EFT is sometimes described is a gift. Its results can sometimes be seen as almost magical – it can certainly be seen that way when someone is able to let go of a long held fear or to overcome a major craving, completely, in a matter of minutes.
Should it be dismissed as purely quackery, too good to be true, or merely a placebo? Will the positive changes prove to be only temporary, and will it fail to deal with underlying issues?
Can EFT indeed be accepted as a serious tool within psychotherapy and does it have a role in the resources of a serious committed practitioner of clinical hypnosis?
In my opinion, as someone who has practiced, and trained others in, clinical hypnosis for many years, EFT is indeed one of a number of valuable resources which can, on occasions, make a difference or provide a breakthrough when therapy does not seem to be moving forward.
Although sometimes dismissed as a fad, EFT has its roots in ancient Chinese medicine and is a meridian based approach. Meridian work (energy therapy) encompasses acupuncture, acupressure, shiatsu and thought field therapy. EFT can and does work and there is much published scientific evidence of its effectiveness.
I’m personally wary, and in my opinion all practitioners should be wary, of using any therapeutic interventions which are not evidence based. For some guidance on what criteria we should apply to scientific evidence and to find supporting evidence for the effectiveness of EFT I would refer readers to EFT Universe on the following link: www.eftuniverse.com.
My article does not venture into the realm of teaching EFT. Its creator, Gary Craig has now retired and he has entrusted his training resources to the website EFT Universe(see above). This contains everything you might need to know about learning EFT, including Gary’s original training manuals and DVDs. At Central England we regularly teach the practical skills as part of our hypnotherapy practitioner courses.
Clients scale their ‘problem’ on a scale of 0 to 10 and then learn how to set up and repeat a powerful statement that helps to neutralise what Craig calls ‘psychological reversal’. This ‘set up’ phrase combines an acceptance of self with an acknowledgement of the problem, along the lines of ‘even though I have this fear of needles, I deeply and completely accept myself’. At the same time the client rubs an area of their chest where there is an area known as a neuro-lymphatic reflex point or ‘sore spot’.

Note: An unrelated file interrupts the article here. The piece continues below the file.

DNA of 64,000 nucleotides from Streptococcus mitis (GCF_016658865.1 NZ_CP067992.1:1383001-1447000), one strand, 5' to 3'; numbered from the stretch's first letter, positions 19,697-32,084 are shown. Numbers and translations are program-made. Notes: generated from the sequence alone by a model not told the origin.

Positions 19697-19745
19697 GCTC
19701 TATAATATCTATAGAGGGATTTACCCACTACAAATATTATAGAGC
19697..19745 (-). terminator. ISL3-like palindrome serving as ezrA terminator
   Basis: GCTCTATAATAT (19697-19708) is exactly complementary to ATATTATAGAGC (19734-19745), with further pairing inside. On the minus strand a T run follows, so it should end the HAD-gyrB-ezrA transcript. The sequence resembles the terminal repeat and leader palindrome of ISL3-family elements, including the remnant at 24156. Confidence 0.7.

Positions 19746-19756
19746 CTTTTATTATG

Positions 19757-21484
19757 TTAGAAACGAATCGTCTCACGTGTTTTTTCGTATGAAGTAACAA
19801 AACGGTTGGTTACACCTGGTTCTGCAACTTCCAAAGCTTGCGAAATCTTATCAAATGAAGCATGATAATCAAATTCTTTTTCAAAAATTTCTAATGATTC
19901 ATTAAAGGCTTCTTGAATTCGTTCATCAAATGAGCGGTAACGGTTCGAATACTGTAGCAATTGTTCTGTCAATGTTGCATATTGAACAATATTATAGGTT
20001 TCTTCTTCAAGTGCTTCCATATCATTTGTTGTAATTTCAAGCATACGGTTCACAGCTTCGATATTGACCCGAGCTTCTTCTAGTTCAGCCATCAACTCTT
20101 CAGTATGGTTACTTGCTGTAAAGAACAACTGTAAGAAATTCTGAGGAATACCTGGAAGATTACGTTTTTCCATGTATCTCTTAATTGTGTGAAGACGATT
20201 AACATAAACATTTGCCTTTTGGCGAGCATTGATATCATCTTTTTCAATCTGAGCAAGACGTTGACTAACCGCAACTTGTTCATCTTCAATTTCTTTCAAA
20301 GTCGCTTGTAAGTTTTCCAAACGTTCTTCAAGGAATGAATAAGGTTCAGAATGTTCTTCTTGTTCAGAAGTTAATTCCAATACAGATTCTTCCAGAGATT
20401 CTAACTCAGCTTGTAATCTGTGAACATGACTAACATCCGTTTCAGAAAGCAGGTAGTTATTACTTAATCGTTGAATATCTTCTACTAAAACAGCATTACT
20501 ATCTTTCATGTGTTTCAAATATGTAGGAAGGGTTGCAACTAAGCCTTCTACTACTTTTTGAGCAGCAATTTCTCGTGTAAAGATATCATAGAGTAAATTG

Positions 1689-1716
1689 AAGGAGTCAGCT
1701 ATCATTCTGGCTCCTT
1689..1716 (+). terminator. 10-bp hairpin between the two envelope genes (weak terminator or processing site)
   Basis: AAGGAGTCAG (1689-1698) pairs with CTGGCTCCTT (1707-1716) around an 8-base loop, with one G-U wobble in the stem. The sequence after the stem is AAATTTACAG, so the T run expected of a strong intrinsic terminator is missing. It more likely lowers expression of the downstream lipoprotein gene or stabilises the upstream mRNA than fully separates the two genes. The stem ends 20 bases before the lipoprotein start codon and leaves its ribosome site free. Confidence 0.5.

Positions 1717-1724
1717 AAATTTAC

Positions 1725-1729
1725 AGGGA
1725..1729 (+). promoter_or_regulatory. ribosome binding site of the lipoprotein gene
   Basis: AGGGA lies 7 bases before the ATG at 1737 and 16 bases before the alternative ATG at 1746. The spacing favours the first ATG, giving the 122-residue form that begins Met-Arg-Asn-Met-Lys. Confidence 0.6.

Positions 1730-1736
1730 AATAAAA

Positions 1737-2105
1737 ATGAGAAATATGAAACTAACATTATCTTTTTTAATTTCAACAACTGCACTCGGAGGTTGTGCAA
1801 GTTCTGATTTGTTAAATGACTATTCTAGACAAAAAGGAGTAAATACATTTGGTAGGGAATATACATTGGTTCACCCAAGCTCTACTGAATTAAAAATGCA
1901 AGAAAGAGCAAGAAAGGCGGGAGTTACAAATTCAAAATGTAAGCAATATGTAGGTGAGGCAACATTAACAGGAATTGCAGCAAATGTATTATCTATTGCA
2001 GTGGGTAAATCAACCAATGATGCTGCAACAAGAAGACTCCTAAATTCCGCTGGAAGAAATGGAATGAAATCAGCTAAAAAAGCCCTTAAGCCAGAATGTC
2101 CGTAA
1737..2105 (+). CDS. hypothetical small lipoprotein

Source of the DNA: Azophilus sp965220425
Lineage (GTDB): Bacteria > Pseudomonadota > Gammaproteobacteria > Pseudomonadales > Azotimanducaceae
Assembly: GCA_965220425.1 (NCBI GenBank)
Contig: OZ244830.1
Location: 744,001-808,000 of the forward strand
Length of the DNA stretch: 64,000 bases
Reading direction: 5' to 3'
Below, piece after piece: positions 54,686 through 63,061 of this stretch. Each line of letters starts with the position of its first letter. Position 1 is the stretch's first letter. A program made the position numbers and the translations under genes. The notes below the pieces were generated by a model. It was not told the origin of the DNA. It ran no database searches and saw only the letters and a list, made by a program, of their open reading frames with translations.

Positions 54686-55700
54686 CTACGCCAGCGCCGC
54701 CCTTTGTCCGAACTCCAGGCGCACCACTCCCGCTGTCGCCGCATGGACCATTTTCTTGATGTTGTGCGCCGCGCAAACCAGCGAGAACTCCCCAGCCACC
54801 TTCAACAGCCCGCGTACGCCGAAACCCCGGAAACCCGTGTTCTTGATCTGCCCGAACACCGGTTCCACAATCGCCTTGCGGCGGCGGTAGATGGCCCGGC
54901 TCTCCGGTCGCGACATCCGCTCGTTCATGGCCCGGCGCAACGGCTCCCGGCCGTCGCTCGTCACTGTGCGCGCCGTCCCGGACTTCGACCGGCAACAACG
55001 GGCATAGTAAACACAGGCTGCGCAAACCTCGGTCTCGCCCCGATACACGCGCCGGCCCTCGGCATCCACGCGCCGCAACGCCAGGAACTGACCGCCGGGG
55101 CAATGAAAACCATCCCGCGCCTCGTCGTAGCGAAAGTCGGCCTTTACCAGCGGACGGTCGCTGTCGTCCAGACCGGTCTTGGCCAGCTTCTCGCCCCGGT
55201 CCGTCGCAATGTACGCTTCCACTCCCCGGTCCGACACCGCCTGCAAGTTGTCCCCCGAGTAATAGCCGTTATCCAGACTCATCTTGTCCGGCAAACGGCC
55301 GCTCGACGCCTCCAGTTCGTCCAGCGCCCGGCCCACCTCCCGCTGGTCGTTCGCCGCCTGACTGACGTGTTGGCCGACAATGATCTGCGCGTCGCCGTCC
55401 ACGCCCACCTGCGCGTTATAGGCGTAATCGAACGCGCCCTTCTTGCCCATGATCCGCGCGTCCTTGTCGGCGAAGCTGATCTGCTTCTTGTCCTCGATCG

They then work their way through a pre-set sequence of tapping on meridian points whilst saying to themselves a reminder of the problem (‘fear of needles’) etc. After a few runs of the sequence the client is asked to check their feelings in relation to the problem once again on the scale and to notice whether there is any improvement. Often there is rapid improvement and clients are frequently astonished by the sense of freedom that they feel.
Its important to note however that going through this process will not remove the problem unless underlying issues have been addressed so it is very important firstly that our client is quite specific in identifying the target feeling. For example, focusing on ‘this negative feeling’ is unlikely to change what is actually a deeply felt lack of self-esteem.
Similarly there may be a number of aspects of a problem which will need to be worked upon. For example a client may want to overcome a phobia where they have a number of traumatic memories of the thing or situation that they are frightened of. In order to achieve success each aspect must be worked through and we need to check to see whether there are underlying aspects that also need to be dealt with.
One of the great beauties of EFT is its simplicity both to learn and to apply. Our clients can learn it from us in a matter of minutes and it is frequently an ideal part of the tasking that is an important success factor in clinical hypnosis. It fits well within the cognitive behavioural model and this is where we teach it. I think that many readers will be aware that clients are unlikely to be successful in achieving long-term, sustainable change unless they commit themselves to taking action, whether that is addressing faulty thinking patterns or learning to be aware of the triggers of negative automatic thoughts (NATs).
EFT can be an effective pattern interruption which works on a number of levels, at the most basic of which it distracts. Clients sometimes find going through the sequence, which includes humming and counting to be quite silly and that alone can facilitate emotional release. However we do need to be careful to try and avoid our client feeling that we are belittling them and their problem.
Normally I employ EFT only after I have used other assessment techniques with a client to fully explore their issues and when I have adopted and taught them, a solution focussed approach to resolving their problem. Sometimes I will already have carried out some regression and emotional release/healing work so EFT is likely to figure towards the middle or end of the therapy cycle.
An exception to this is its use within my Quit 4 Life smoking cessation programme where I teach an abbreviated version that clients can use to remind themselves that they are very happy that they are now a non-smoker and to help them to let go of any unwanted feelings (withdrawal symptoms) which they might experience.
So in conclusion, I do think that EFT has a legitimate place as an effective form of psychotherapy treatment. It can be, and often is successful in helping a client to make rapid positive changes and it can be fully integrated within clinical hypnosis practice.
I teach EFT as part of our Cognitive Behavioural Hypnotherapy course which runs at Central England College on a regular basis.